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Ca' Foscari Tours
Università Ca' Foscari - Ca' Foscari University
Ca' Foscari is one of the most important palazzi in Venice. The historic building was once the home of Francesco Foscari, a doge of the Serene Republic of Venice who acquired the Venetian Gothic palace in 1452, hired an architect to reconstruct it, and died just five days after moving into his new home in 1457.
Today, Ca' Foscari is the administrative seat of Ca' Foscari University, an educational institution that was founded in 1868 and now has 19,000 students in faculties scattered around Venice.
The building was renovated under the direction of the Italian architect Carlo Scarpa in the mid-1930s and restored again from 2004 to 2006, when sections of the original floors and ceilings were uncovered and preserved for viewing.
Free guided tours for the general public
In 2009, Ca' Foscari University began offering guided tours of its historic palazzo headquarters in Italian, English, and Italian sign language.
The free tour is a narrated walk through the courtyards of Ca' Foscari and the neighboring palace of Ca' Giustinian, visits to several important rooms in Ca' Foscari, and sweeping views of the Grand Canal from the palace's water entrance.
It also includes a visit to Ca' Dolfin, which houses the university's Great Hall.
The tour is offered on most Saturdays, and there's no need to book ahead: Just show up 10 minutes before the scheduled time.
(Alternatively, families and other small groups can request special tours at any time during the unversity's business hours.)
For more information, including currently scheduled tour times, visit the Ca' Foscari Tour page at the Universitą Ca' Foscari Web site.
More Ca' Foscari photos:
Ca' Foscari's land entrance is on the Calle Foscari, a few streets east of Campo S. Margherita in Dorsoduro.
The palazzo's courtyard façade is from the Renaissance--unlike the Grand Canal side of the building and the original courtyard wall, which are from the Venetian Gothic period. (The protest banner at right is a modern addition.)
From a grilled gate in the palace courtyard, you can look across the Rio di Ca' Foscari at Venice's main fire station, where fireboats are housed in vaulted slips.
The Ca' Foscari tour includes a visit to the courtyard of Ca' Giustinian, the Venetian Gothic-style palazzo next door, which is used by the university for administrative functions and special exhibits.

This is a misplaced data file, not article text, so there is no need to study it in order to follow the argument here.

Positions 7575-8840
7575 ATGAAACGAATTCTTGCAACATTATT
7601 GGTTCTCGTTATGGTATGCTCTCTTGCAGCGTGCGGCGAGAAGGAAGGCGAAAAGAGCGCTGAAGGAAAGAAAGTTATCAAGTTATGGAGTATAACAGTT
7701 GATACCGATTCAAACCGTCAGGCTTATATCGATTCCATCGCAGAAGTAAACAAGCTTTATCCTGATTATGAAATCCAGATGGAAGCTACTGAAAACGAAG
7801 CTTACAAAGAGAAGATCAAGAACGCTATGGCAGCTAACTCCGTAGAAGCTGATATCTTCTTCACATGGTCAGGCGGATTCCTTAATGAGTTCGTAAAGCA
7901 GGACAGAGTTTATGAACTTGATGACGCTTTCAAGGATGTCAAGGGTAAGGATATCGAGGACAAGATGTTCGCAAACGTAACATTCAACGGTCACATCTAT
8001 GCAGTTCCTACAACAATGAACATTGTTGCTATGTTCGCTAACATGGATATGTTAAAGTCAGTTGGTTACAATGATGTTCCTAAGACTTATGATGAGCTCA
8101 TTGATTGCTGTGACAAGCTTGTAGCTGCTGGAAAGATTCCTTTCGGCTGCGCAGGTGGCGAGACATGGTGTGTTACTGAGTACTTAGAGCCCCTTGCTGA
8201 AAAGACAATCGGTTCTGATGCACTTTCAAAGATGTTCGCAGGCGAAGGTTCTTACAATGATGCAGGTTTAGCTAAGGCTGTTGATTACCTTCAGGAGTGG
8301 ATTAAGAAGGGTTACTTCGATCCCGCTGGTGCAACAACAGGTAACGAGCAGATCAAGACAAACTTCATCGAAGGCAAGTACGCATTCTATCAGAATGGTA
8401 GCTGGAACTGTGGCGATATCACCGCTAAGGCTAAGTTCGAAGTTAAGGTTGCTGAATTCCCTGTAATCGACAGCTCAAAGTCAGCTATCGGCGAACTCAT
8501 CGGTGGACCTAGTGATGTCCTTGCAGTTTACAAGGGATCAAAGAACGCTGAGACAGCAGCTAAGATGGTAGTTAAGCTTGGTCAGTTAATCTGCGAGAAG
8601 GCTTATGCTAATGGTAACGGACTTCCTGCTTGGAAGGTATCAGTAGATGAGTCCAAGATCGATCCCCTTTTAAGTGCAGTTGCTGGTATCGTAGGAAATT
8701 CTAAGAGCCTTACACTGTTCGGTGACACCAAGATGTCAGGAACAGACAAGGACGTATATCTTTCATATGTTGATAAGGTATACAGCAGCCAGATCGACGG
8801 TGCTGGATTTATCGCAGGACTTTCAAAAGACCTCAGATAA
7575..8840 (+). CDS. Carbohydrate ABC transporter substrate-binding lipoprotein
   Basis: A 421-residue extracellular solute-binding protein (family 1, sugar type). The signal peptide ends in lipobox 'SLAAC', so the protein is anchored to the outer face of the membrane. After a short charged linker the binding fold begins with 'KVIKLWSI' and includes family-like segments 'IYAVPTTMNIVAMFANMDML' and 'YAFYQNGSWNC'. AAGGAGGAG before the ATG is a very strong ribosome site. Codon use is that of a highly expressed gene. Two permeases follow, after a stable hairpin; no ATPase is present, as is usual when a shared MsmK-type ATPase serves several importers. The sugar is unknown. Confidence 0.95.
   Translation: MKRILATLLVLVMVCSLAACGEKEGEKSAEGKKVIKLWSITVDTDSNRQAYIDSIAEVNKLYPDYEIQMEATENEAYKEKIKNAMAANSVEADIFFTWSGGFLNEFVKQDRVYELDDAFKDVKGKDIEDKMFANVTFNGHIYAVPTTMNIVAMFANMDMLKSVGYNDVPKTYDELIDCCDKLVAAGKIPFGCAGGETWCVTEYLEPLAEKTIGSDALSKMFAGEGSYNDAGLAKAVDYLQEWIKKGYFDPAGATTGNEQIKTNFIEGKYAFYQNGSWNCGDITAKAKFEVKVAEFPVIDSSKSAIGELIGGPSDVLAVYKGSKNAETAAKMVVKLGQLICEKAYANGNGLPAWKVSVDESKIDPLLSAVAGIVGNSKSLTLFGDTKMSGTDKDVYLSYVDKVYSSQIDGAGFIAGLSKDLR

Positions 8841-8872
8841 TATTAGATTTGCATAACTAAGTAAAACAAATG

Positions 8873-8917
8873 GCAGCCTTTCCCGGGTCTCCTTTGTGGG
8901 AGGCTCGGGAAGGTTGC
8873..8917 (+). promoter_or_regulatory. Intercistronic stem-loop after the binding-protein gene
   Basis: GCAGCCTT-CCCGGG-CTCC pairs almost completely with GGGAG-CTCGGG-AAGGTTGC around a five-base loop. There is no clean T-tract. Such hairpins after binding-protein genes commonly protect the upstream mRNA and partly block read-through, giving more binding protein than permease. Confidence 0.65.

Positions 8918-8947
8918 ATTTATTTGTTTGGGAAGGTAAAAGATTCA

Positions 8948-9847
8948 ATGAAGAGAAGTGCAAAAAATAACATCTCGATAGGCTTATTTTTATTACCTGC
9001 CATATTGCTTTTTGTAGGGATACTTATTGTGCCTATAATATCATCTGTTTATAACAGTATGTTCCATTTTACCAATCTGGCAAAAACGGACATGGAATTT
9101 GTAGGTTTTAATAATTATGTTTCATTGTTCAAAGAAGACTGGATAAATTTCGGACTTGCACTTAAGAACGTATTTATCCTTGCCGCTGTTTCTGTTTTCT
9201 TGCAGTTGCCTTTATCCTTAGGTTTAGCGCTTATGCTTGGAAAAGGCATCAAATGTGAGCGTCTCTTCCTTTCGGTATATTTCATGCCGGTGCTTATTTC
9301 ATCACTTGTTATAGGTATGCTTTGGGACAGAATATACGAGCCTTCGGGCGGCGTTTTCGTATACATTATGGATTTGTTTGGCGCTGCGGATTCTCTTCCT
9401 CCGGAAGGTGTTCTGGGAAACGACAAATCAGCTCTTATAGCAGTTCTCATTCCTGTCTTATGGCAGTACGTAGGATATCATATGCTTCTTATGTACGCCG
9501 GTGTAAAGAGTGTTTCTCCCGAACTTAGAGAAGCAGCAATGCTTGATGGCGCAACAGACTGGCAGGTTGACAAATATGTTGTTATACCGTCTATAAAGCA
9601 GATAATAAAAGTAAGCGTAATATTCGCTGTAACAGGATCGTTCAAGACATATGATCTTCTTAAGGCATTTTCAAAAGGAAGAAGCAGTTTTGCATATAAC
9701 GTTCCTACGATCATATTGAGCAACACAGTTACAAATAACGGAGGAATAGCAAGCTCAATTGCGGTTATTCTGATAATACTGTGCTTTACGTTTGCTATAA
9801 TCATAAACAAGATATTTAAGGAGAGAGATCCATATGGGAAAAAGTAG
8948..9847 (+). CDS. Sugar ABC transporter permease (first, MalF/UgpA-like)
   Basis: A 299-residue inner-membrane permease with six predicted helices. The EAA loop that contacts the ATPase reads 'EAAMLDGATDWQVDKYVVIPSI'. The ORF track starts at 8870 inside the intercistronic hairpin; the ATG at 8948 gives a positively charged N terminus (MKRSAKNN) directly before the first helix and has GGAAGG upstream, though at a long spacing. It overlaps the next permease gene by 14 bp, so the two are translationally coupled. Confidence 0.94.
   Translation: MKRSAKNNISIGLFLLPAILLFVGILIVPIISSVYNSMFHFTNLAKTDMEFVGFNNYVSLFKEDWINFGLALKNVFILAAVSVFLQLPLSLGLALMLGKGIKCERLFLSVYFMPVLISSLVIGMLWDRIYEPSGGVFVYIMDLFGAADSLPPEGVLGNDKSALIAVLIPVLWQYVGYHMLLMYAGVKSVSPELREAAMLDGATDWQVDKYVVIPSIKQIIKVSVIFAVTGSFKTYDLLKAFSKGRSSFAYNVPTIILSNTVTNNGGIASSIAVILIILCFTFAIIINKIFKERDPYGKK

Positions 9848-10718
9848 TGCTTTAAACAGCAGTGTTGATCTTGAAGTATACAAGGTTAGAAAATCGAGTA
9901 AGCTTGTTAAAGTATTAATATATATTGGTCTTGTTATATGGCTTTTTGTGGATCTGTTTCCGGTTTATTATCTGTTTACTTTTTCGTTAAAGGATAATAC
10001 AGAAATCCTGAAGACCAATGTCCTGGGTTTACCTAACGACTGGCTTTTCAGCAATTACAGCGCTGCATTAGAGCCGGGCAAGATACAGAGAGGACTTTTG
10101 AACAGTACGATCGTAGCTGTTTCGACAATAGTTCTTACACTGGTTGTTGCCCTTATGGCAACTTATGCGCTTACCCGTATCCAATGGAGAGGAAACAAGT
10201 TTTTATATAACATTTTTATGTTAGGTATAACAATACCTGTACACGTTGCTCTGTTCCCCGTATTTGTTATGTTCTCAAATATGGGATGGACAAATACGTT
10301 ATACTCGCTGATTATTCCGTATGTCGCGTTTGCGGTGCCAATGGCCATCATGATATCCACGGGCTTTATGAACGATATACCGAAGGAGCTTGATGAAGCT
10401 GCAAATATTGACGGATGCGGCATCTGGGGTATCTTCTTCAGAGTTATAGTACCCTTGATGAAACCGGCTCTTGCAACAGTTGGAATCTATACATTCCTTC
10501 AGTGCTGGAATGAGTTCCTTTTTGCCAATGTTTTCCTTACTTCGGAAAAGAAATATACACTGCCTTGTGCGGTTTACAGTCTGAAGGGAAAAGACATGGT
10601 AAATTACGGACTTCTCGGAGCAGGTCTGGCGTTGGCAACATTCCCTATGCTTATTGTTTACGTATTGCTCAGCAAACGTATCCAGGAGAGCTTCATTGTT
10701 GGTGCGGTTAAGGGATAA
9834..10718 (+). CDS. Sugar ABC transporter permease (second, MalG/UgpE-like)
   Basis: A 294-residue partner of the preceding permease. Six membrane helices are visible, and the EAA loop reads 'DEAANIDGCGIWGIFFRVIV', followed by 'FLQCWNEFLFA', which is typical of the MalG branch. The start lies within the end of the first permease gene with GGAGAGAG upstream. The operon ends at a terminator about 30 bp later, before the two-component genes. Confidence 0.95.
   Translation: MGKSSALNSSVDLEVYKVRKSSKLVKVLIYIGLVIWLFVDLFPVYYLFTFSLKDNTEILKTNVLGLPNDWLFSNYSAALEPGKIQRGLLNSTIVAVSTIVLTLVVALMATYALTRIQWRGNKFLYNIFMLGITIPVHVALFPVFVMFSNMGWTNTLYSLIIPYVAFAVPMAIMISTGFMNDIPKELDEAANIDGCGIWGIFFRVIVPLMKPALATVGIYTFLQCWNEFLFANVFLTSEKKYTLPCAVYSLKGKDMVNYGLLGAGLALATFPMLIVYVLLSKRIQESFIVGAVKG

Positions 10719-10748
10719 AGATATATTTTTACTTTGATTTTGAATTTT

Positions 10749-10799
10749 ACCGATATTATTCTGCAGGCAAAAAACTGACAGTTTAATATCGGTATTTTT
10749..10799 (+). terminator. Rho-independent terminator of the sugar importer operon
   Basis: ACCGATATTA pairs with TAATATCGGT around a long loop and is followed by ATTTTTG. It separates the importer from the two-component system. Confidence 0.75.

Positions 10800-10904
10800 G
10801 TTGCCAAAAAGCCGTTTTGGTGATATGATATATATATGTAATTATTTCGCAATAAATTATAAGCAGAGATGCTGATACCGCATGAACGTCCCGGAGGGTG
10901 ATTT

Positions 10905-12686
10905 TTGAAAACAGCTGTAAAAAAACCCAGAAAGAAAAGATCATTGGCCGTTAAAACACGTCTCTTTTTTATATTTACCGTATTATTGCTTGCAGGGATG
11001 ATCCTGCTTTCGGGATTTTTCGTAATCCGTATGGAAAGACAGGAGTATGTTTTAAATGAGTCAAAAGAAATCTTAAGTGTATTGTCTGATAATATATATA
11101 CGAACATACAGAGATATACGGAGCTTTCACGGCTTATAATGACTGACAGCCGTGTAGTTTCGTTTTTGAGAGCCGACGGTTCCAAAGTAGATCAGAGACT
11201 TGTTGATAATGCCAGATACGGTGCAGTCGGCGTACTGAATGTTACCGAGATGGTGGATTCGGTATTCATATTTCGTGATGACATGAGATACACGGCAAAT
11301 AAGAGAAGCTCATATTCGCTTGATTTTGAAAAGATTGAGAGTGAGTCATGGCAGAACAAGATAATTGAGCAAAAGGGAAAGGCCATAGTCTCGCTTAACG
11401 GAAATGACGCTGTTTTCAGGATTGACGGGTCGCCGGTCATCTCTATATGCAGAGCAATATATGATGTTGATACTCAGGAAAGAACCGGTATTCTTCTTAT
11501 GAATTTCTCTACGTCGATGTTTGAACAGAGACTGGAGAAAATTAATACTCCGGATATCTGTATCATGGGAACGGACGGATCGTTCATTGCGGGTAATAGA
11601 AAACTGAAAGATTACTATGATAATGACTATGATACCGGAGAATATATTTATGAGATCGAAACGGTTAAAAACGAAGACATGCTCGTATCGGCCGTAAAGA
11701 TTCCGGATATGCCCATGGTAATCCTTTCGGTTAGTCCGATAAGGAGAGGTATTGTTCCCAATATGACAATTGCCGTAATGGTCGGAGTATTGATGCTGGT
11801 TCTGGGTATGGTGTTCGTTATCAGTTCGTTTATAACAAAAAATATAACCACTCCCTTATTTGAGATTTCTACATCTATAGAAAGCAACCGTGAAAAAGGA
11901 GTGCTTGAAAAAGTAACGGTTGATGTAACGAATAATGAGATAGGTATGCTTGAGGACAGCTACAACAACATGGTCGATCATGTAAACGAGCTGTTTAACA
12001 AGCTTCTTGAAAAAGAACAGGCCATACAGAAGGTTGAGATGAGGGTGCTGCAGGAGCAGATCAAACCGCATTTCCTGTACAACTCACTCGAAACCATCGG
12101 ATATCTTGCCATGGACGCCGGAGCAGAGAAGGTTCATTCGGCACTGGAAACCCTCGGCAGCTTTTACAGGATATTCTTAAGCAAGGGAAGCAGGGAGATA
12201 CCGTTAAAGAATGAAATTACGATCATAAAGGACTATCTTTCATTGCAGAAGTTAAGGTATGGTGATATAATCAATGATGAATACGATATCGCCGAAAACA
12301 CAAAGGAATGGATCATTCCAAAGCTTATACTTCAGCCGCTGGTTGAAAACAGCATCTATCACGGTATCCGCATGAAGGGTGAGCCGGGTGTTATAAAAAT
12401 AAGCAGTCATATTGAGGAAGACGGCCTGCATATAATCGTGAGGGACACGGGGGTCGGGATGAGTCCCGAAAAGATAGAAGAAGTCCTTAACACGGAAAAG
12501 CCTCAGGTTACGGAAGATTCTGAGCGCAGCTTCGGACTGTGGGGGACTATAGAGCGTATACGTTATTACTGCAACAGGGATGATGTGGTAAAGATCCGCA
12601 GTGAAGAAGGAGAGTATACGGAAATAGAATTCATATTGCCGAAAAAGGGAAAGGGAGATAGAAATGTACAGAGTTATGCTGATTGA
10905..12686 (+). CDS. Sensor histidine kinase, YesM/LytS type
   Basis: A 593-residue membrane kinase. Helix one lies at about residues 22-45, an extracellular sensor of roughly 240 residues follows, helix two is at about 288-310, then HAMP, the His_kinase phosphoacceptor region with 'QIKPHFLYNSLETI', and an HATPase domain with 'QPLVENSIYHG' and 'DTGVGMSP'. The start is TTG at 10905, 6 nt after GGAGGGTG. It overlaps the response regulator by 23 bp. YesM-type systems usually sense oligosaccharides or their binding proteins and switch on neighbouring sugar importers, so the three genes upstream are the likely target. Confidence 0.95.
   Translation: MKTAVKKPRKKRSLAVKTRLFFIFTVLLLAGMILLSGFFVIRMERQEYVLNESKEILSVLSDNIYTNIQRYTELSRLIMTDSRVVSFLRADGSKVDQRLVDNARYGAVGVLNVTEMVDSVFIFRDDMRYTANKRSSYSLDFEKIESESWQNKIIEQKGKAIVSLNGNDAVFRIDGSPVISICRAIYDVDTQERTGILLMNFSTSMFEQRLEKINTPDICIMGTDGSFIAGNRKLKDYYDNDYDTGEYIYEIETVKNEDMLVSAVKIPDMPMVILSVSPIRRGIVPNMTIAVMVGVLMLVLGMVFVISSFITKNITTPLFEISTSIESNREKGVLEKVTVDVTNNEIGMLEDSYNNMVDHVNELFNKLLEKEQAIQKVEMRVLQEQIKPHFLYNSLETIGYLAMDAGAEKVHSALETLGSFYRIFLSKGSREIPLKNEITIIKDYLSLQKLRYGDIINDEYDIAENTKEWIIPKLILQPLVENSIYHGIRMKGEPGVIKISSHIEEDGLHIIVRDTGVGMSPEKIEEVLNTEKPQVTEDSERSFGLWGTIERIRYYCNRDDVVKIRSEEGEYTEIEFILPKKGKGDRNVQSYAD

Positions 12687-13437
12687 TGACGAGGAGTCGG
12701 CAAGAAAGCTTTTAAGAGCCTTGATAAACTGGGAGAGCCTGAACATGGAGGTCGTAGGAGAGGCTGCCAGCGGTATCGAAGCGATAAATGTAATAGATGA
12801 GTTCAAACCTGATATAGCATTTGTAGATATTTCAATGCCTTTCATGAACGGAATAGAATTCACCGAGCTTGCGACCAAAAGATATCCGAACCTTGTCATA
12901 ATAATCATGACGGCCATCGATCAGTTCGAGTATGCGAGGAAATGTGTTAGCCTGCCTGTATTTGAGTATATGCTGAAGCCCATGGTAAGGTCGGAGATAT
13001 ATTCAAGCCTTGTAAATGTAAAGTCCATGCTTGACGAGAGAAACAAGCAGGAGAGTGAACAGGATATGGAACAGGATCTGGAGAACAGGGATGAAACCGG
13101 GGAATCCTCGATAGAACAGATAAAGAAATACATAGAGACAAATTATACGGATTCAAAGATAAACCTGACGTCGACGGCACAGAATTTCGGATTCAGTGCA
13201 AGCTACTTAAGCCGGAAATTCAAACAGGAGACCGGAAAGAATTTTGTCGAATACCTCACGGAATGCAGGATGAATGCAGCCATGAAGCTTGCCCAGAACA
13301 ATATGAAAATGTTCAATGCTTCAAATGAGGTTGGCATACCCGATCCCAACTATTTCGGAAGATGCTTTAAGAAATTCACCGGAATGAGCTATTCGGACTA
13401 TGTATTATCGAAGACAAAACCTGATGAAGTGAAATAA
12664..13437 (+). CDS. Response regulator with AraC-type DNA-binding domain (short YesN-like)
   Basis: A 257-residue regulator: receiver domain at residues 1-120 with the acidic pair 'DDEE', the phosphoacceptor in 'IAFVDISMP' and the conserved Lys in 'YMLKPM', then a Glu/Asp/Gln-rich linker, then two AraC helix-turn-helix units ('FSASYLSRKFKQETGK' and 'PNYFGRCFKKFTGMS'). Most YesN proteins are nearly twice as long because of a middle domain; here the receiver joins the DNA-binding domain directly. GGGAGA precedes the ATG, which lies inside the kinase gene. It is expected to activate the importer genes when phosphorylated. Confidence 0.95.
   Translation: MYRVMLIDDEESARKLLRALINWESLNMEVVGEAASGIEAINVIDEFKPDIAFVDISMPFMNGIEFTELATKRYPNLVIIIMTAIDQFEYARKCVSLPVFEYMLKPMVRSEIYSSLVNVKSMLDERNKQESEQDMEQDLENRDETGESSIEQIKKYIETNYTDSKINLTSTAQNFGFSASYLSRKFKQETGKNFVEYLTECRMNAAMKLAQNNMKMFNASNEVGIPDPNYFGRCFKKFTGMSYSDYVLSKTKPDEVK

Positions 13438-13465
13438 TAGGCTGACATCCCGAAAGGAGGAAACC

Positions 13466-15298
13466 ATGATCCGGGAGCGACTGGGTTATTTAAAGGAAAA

Note the staircase in the photo above: In earlier times, all Venetian palaces had outside staircases.
The well in the courtyard of Ca' Giustinian isn't really a well--it's the top of a huge cistern beneath the courtyard's bricks.
Until modern utilities came to Venice, palazzi and public squares around the city had cisterns where rainwater was filtered and stored. Rainwater entered the cisterns through small drainage holes (inset photo).
The exterior staircase behind the cistern dates back to the 15th Century. It was restored in the early 20th Century.
An inscription on a column pays tribute to Helen D'Abernon, a British expat who, while renting an apartment in Ca' Giustinian, raised funds to restore the historic staircase. Her contribution might have been lost to history if it hadn't been for a university professor's smoking habit (shown in a photo dramatization above). Your Ca' Foscari tour guide will be happy to tell the story.
Don't be surprised if you see a small dog wandering around the courtyards of Ca' Foscari and Ca' Giustinian: It's neither a university mascot nor a stray; it belongs to the caretaker, who lives on the premises.
After you've toured the courtyards, you'll go inside Ca' Foscari and head for the water entrance, which is off limits to ordinary visitors but is included in the guided tour.
This picture was taken with a fisheye lens on the canal side of the water entrance.
A wooden walkway leads to Ca' Giustinian next door. This is where the university rector and distinguished guests arrive for special events at Ca' Foscari.
As you stand at the palazzo's water entrance, you'll have one of the best canal views in Venice.
Ca' Foscari is located at a bend in the Grand Canal, and the panoramic view extends from Rialto to Accademia. (Thanks to its superb location, Ca' Foscari is equipped with a floating stage each year for the Regata Storica, a rowing competition that dates back to the 13th Century.)
Back inside the building, you'll be taken upstairs to several important rooms in the palace, where you can see a restored ceiling, a floor that was uncovered during the 2004-2006 restoration, and a small auditorium--the Aula Magna Mario Baratto--from the Carlo Scarpa restoration of 1935.
During our tour, a conference was taking place in the auditorium. Nevertheless, we were able to view the room and its artworks through a glass wall, and we observed the Italian love affair with telefonini: In the middle of a lecture, well-dressed academics of both sexes kept wandering out of the Aula Magna Mario Baratto to take calls on their mobile phones.
This photo shows the Aula Magna Silvio Trentin (a.k.a. the university's Great Hall) in Ca' Dolfin.
Photos 1, 22, 24 courtesy of Ca' Foscari University.
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